Good e-Reader 13.3“ android e-reader

A realy big e-reader, the Good e-Reader (image: indiegogo/ © Michael Kozlowski)

A realy big e-reader, the Good e-Reader (image: indiegogo/ © Michael Kozlowski)

Although e-book readers are now not hip anymore, in my opinion, they still have a number of advantages against normal tablets. The fact that the manufacturers sticks just so hard to the 6 “form factor is in my eyes the problem. As an e-book reader’s intended primarily for reading books, you should really be able to view the contents of a classic book page at one time. 6” aren’t not enough for this. A far bigger display now Good e-Reader offers with its 13.3″Android E-Reader at Indiegogo.

13.3″ is obviously a whole lot more than a typical paperback. To justify the additional surface now, of course, you need other application scenarios. So the reader is not only used to read comic, He is equipped with a Wacom technology display that can be painted with a pen. Whether the 1024 pressure levels can play to their strengths in a display that only can display 16 shades of gray, however, is a good question.

The technique of the Good e-Reader seems to be familiar. Visually, it is like the only competitor that comes along with the same screen size, the Sony DPT-S1. Both work with a 13.3” display fitted with a Mobius e-ink panel and 1600×1200 pixels resolution. These are just about 150 dpi, spread across the display. Generally that should be enough for a good typeface, but can’t compete with the current models like Amazons kindle.

Here is a video from the Netronix Reader:

Battery and storage are also identical. So you could still think that this is the sony reader with other software. But it seems not to be quite so, as another CPU is used. The Sony DPT-S1 works with an ARM Cortex A8 1GHz single-core processor. Good e-Reader uses ARM Cortex-A9 processor, which also has a single core and 1 GHz. The base of the Good e-Reader seems to me a Netronix reader. It’s not an exclusive in-house development.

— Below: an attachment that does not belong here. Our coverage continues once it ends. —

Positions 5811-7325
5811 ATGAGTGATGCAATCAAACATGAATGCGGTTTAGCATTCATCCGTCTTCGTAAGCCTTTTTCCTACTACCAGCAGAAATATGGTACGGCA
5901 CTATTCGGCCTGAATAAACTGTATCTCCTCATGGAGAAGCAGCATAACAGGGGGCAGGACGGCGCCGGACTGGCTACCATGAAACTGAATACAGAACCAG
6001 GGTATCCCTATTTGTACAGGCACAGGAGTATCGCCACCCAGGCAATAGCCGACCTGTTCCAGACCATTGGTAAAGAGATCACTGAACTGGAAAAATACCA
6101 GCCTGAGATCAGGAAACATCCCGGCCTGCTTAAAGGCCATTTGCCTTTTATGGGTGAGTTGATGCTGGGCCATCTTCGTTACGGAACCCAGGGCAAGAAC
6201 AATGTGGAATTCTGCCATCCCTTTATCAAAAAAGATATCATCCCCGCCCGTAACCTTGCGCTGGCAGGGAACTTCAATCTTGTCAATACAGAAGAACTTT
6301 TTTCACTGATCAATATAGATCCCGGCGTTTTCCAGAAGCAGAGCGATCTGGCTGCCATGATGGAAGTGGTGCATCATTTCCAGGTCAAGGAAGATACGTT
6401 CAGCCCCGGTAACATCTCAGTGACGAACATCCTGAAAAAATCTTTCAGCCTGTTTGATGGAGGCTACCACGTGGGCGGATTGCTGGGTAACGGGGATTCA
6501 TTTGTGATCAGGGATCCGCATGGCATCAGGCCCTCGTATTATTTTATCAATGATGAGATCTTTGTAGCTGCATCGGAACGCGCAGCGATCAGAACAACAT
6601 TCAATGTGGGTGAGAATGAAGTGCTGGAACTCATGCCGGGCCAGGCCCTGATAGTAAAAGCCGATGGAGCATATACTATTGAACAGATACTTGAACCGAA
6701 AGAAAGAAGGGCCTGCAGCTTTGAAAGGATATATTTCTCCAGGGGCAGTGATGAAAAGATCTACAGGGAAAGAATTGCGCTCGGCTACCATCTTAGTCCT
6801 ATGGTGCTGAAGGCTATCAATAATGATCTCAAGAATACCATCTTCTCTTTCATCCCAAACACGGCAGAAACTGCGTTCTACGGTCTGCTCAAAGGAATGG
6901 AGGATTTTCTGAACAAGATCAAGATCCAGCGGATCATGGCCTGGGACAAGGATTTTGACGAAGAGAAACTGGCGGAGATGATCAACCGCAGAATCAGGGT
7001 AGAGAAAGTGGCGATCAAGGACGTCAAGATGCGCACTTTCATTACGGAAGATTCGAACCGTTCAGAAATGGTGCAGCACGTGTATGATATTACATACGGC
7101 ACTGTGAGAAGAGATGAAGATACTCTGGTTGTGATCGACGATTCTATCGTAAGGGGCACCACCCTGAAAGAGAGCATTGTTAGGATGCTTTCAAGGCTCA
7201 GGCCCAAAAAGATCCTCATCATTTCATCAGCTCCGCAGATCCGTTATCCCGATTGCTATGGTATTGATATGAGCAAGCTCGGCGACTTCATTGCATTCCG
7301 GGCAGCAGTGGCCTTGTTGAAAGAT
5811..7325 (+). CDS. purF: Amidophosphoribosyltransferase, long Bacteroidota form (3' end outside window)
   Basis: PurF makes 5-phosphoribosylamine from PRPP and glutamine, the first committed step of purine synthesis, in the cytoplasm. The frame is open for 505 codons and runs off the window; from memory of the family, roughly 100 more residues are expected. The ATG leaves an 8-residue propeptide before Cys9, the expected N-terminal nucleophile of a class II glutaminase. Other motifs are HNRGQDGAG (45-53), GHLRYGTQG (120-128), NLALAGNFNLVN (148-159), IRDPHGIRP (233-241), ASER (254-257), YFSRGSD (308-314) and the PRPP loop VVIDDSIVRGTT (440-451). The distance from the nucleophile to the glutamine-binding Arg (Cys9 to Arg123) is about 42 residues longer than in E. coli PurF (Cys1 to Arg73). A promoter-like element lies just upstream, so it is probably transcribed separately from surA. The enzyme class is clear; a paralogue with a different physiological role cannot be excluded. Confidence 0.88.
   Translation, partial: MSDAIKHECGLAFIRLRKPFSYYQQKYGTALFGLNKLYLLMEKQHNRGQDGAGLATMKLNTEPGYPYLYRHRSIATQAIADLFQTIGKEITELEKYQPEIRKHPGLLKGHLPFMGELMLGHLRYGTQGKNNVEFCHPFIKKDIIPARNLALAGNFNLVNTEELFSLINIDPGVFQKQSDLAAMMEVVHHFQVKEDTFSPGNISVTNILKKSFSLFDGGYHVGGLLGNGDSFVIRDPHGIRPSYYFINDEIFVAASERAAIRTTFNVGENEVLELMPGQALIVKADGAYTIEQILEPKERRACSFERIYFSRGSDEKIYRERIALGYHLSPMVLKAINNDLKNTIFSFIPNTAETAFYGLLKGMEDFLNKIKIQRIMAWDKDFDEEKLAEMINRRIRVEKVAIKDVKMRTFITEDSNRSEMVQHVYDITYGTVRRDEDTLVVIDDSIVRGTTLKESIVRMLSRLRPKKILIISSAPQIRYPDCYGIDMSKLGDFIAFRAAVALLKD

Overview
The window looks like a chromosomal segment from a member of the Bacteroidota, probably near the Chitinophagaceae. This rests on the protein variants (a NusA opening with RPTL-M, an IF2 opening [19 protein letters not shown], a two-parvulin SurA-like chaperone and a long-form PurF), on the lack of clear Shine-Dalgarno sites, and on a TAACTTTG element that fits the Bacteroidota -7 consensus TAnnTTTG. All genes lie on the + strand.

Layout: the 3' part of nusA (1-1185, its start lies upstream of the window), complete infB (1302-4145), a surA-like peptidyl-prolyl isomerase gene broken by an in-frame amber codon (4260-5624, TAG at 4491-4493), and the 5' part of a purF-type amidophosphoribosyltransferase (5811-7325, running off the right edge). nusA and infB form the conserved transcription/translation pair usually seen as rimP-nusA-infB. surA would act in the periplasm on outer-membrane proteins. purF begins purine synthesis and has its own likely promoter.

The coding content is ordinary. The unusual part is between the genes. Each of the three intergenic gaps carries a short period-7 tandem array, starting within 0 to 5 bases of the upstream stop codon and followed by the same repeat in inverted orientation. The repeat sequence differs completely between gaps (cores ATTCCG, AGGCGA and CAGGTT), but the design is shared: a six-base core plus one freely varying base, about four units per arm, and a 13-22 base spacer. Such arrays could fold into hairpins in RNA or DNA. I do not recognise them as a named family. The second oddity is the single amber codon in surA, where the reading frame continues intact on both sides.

That the Good e-Reader is an already finished device must not be a disadvantage. The risk of developing a complete new hardware are essentially higher than buying a already developed and produced product.

Let’s come to the next to the next big selling point besides the display size. The reader should be equipped with a normal Android. So you can rely on tons of apps. Sounds good, right? However, what is often overlooked here is the fact that most Android apps doesn’t make fun on an e-book-reader. I’ve rooted a Sony PRS-T1 by my self and installed a normal Android launcher. It’s quite nice, so play around with it. But the sluggish display ensures fast that you are annoyed by it. Spotify can indeed start faster on your smartphone.
Also, most Android apps for viewing documents are often overloaded with superfluous animations that will spoil to operate on an e-book reader. A cool page-turning animation on a smartphone or tablet is chic. On an e-reader it is only waste time and the flickering page refreshes can drive you crazy.

A rudimentary open system is of course a good thing. I just wonder why they just relies on an ancient Android 4. This is already 4 years old. To hope that the community will tailor a current Android for the reader, is a bit cheeky.

About the display size you can also discuss. Personally, I would use these display sizes only for reading comics. I do not want to paint black, but with 16 levels of gray that’s probably a bit monotonous. Maybe you can put on the reader two pages side by side. That would be fine.

Size does matter (image: indiegogo/ © Michael Kozlowski)

Size does matter (image: indiegogo/ © Michael Kozlowski)

At a price of $ 699 the Good e-Reader is still $ 100 cheaper than the Sony reader, yet it is not a bargain. After all, the risk of a financial crash landing seems to me manageable, because here indeed ultimately only a certain quantity has to be ordered from a manufacturer. We have to wait if the software is ok. For my taste, but the reader could be fun but is too expensive. For the money you can almost get an iPad Pro and that should be miles ahead regarding versatility and performance. Even if you had to waive an e-ink display.

The good:

  • Big size display
  • Open android with millions of apps
  • Not an complete development from scratch

The bad:

  • Not cheap
  • Display size could be uncomfortable to hold
  • Normal android apps on an e-ink-display doesn’t look good.

The ugly:

  • The used android is way to old and I presume, that it has a lack of 4 years of security updates